“People have the power”
“Never Give Up, Never Give Up, Never Give Up”
The question my son asked was on others’ minds as well. “But what,” one of my fellow visitors asked of our host, “do the occupiers want?” “What is the end game?” ”What would success look like?” The answer came back something like this (and I paraphrase here): There is no easy answer. There are many issues. There is a sense that for now the ambiguity is OK. The broad set of concerns and voices here are needed, are necessary. They speak to the many concerns. There is much to be changed.
As a scholar who has studies both the Gilded Age/Progressive era, religion and political activism, and the social change movements of the 1960s/70s I stood there in the middle of an “aha” moment.
So this is what it might have felt like in 1890? So this is what it might have felt like in 1910? So this is what it might have felt like in 1968? So this is what it might have felt like in 1973? It is only too easy to look back from afar and in the context of historic periodization to talk about THE Progressive era or THE 1960s. Digging deeper into those “moments” as many scholars and educators have done, reveals that then, like now, there were many, many issues (often competing) that, up close, must have looked and sounded as “leaderless” and “unorganized” as some have claimed the Occupy movement to be.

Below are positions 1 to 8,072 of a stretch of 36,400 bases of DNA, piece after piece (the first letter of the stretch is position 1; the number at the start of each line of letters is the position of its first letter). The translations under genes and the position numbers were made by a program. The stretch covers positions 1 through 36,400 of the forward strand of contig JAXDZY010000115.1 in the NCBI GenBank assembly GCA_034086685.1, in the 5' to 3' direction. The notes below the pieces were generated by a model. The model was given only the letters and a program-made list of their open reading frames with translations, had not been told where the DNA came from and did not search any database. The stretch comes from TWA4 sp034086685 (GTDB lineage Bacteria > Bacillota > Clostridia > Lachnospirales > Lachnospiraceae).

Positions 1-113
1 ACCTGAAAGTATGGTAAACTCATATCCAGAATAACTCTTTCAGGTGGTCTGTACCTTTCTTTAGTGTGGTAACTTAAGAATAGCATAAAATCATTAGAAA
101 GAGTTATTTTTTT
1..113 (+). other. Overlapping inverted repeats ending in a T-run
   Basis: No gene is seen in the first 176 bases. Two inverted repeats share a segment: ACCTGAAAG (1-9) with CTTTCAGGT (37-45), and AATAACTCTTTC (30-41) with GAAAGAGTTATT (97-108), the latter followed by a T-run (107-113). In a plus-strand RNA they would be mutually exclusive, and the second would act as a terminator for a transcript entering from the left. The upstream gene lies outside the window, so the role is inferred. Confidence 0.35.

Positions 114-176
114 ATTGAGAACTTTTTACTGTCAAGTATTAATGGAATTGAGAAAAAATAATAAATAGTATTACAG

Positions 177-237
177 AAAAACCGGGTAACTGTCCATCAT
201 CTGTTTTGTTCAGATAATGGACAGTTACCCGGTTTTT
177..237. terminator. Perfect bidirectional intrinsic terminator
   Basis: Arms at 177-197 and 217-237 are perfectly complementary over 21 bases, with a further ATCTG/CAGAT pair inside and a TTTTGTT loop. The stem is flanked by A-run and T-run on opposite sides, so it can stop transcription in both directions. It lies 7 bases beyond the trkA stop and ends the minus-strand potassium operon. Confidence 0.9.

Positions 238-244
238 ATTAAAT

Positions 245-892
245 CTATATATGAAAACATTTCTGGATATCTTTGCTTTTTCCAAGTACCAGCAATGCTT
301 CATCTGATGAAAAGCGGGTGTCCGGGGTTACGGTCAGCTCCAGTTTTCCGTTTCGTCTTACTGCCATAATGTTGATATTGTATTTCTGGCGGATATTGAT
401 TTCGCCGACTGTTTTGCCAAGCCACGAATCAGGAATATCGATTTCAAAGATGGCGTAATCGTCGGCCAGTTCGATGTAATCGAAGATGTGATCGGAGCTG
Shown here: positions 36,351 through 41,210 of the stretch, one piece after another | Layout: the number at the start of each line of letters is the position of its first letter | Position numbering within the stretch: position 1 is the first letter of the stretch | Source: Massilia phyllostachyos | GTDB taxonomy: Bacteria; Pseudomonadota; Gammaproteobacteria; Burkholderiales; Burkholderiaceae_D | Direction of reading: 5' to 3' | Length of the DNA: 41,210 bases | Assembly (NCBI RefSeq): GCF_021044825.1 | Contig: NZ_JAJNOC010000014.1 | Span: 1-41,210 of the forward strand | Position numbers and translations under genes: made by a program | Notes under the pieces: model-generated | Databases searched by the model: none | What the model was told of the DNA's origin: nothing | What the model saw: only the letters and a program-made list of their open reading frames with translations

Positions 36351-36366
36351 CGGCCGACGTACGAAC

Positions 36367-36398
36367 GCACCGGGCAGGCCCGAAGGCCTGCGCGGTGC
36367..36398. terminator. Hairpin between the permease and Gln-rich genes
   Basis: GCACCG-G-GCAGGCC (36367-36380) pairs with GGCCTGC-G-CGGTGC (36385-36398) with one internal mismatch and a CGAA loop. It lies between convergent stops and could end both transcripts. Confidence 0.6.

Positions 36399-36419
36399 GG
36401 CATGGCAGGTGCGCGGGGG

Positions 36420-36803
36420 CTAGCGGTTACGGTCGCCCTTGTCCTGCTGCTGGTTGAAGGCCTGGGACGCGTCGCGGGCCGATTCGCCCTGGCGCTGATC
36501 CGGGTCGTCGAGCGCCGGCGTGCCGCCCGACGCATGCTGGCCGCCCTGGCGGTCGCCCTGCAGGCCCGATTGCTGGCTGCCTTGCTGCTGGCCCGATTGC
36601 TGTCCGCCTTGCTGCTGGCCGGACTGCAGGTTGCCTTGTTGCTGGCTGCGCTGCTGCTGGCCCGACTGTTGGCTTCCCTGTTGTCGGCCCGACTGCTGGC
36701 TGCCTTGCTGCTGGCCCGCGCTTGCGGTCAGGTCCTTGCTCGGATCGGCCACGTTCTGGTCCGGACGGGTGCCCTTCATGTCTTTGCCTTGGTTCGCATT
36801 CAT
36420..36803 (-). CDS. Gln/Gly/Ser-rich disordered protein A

In the Progressive Era, the “groups” who collectively raised their voices over concerns as wide ranging as child labor laws and women’s suffrage and anti-lynching laws and farmers’ rights and anti-monopoly legislation at the turn of the 20th century constituted no more or less of a unified “movement” than what I saw in Dewey Square. The anti-war, and women’s rights, and Black Power and gay rights “groups” who loom large in our collective memory of “the 60s” were no more or less a “movement” than what I saw at Dewey Square. Yes, some concerns are unique to our time, but as a whole what these eras and democratic actions share is a common belief in something resembling structural change. The goal is bigger than any of the specific requests. Structural changes in laws, norms, expectations and social codes are what resulted from the sustained and often amorphous threads of other transformative moments in our history.